[TRANSLATION: “Talyn, what have you written for the paper? What are people going to think? Last month’s column was much better. Could you have been tired, perhaps? Are you eating well? Shall I cook you a nice meal? I don’t understand you…this generation is completely different. Life is too fast – things were not like this when we were growing up. Oh, my dearest daughter, these are your most trying years.”]
Huh? How many of you have had this kind of conversation? How did we go from, I didn’t quite get this month’s column to these are your toughest years?!
When you’re young, it’s hard to understand why mothers do the things that they do. I gave my mom such a hard time because I thought MY life was difficult. Like the time I ran away from home for a few hours to my Armenian best friend’s house and promptly called my mother to let her know I was ok. My mom told me that she understood I just needed the space and most of all, that she loved me. I know now that she was probably falling apart inside. I also know this because every now and then she reminds me… Regardless, she stood by me. And I know she’ll always stand by me no matter what. So every time we have that conversation about my articles, she makes me strive more, reach more, and try harder. And I just hope that’s what my two boys remember when I’m mothering them!
Mothering Two Boys
Speaking of my two glorious, young and active boys. At this stage in their lives, we are their everything. But the time where parents are everything to their children is fleeting. So…with that in mind, I’m prepared to make sacrifices.
For example, I’m constantly having to go on “boy” adventures – I can see all you moms and aunties of boys nodding your heads – you know exactly what I mean. My kind of adventures are more like a night out on the town with my girlfriends or an exotic trip. Boy adventures, are like:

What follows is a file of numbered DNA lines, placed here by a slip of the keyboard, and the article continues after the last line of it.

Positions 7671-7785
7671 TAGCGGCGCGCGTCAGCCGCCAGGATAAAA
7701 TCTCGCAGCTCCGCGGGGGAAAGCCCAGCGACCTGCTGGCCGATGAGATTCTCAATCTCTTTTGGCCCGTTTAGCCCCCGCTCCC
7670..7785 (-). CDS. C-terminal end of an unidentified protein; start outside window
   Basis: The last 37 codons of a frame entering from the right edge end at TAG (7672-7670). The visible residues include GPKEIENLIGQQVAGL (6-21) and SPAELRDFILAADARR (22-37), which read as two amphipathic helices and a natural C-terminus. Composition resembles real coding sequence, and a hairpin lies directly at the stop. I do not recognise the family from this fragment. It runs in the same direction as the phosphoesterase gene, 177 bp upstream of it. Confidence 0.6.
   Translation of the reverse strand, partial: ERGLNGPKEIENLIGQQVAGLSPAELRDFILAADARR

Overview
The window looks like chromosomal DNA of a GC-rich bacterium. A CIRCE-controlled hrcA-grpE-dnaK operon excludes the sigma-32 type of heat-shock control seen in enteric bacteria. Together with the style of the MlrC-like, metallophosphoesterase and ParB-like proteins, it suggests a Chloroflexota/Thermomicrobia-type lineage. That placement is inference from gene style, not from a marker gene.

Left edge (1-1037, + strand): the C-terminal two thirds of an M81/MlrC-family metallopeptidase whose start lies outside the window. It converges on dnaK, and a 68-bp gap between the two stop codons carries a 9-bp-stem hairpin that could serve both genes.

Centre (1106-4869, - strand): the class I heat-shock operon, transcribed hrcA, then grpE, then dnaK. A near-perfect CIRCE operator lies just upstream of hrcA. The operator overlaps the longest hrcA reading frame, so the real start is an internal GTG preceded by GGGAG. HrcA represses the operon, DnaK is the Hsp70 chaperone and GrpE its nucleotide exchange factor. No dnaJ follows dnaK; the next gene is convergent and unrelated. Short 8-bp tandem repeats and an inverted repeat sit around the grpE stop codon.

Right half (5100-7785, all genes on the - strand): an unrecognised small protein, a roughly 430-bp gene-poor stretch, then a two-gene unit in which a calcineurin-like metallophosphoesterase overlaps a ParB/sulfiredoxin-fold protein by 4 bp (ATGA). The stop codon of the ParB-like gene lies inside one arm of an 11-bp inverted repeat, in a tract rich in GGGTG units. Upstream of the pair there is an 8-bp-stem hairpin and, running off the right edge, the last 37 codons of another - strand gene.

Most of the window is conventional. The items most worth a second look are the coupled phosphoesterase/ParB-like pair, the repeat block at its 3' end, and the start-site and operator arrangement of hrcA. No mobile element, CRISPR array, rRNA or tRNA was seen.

- Clothing optional sumo wrestling
- Or roughing it in the dreaded “North” full of mosquitoes with no restaurants, shops, and worst of all, without female companionship!!!!
It’s not easy being a parent. Kids don’t come with an instruction manual. They make you second guess your every move. I’ve resorted to begging, pleading, bribery, and even manipulation – some days, I hardly recognize myself. Unlike any other job, the job of raising our children is 24/7, forever, the stakes are infinitely higher and the pressure for perfection is omnipresent. For while we won’t be their everything for long, they will be our everything for all time.
So moms, grandmoms, and tantigs, we get it. Thank you for all that you’ve done and continue to do. Thank goodness, though, we don’t have to do it alone…which brings me to my Mr. Niceguy – better known as my husband and challenge #2.
Men are an interesting breed: so even keeled and wonderfully objective – so long as they’re not tired, hungry or sick of course. Men (and boys) have such different priorities –underwear left in the middle of the floor or dirty socks left on kitchen counters is surely not the end of their world. For them, the end of the world looks more like a favourite soccer team losing a match – the sorrow of which is quickly forgotten with a deep fried or sugary snack of some sort.
When you’re getting married, the focus tends to be on the wedding, how you’re going to sign your name and officially moving out of your parents’ basement. Over time, real life will test you, will make you want to move back to the safe cocoon of your parents’ basement, but hopefully it will also transform your marriage into a real balanced partnership.